A physical system is frustrated if it has no well-defined ground state because there are competing interactions among the pieces of the system that cannot simultaneously be at an energy minimum. A simple example is a system of three spins. If the interaction energy between two spins is lowest when they point in opposite directions, the ground state of a pair of spins is clearly for the two spins to point in opposite directions. If a third spin is added, it is pulled in opposite directions attempting to minimize its interaction with the other two.
galaxy cluster
A galaxy cluster is a group of galaxies bound together by the force of gravity. Like the planets in our solar system, galaxies in a cluster orbit a common center of mass. However, galaxies execute more complicated orbits than the planets because there is no massive central body in the cluster playing the role of the Sun in our solar system. Galaxy clusters typically contain a few hundred galaxies, and are several megaparsecs (ten million light-years) in size. The orbital velocities of galaxies in clusters provide strong evidence for dark matter.
gamma rays
Gamma rays are high-energy photons that are sometimes emitted from the nucleus of an atom that has just decayed by emitting an alpha or a beta particle. Gamma ray photons typically have energies greater than 1 MeV. They are on the high-energy end of the electromagnetic spectrum.
general relativity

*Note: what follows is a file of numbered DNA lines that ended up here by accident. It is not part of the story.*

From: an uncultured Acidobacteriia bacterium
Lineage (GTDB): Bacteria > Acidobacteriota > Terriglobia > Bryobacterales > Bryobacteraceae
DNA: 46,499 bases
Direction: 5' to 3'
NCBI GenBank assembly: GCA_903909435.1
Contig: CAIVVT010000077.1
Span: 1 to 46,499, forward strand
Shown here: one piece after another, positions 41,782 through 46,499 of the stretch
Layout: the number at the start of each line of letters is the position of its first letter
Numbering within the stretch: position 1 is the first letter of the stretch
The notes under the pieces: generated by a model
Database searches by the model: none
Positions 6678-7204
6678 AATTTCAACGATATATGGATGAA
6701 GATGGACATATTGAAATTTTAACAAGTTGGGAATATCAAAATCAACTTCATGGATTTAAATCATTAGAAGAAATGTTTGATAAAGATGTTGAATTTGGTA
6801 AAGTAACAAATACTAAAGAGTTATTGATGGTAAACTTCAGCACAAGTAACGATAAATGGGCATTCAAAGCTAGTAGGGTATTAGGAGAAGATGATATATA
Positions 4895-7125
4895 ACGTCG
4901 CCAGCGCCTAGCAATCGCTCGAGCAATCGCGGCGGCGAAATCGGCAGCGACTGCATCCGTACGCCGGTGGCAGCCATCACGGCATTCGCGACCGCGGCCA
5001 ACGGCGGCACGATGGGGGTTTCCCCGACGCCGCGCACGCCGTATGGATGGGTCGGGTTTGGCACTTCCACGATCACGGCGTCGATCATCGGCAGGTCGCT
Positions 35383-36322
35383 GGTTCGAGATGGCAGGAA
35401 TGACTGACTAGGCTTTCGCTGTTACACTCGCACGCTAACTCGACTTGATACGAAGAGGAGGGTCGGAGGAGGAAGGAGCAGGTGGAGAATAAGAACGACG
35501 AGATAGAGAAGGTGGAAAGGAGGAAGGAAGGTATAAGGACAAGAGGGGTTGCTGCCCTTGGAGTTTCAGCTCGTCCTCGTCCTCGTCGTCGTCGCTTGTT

General relativity is the theory Einstein developed to reconcile gravity with special relativity. While special relativity accurately describes the laws of physics in inertial reference frames, it does not describe what happens in an accelerated reference frame or gravitational field. Since acceleration and gravity are important parts of our physical world, Einstein recognized that special relativity was an incomplete description and spent the years between 1905 and 1915 developing general relativity. In general relativity, we inhabit a four-dimensional spacetime with a curvature determined by the distribution of matter and energy in space. General relativity makes unique, testable predictions that have been upheld by experimental measurements, including the precession of Mercury's orbit, gravitational lensing, and gravitational time dilation. Other predictions of general relativity, including gravitational waves, have not yet been verified. While there is no direct experimental evidence that conflicts with general relativity, the accepted view is that general relativity is an approximation to a more fundamental theory of gravity that will unify it with the Standard Model. See: gravitational lensing. gravitational time dilation, gravitational wave, precession, spacetime, special relativity, Standard Model.
An organism's genome is the complete set of genetic information required to reproduce and maintain that organism in a living state.
Gluons are particles in the Standard Model that mediate strong interactions. Because gluons carry color charge, they can participate in the strong interaction in addition to mediating it. The term "gluon" comes directly from the word glue, because gluons bind together into mesons.
gravitational lensing
Gravitational lensing occurs when light travels past a very massive object. According to Einstein's theory of general relativity, mass shapes spacetime and space is curved by massive objects. Light traveling past a massive object follows a "straight" path in the curved space, and is deflected as if it had passed through a lens. Strong gravitational lensing can cause stars to appear as rings as their light travels in a curved path past a massive object along the line of sight. We observe microlensing when an object such as a MACHO moves between the Earth and a star. The gravitational lens associated with the MACHO focuses the star' light, so we observe the star grow brighter then dimmer as the MACHO moves across our line of sight to the star.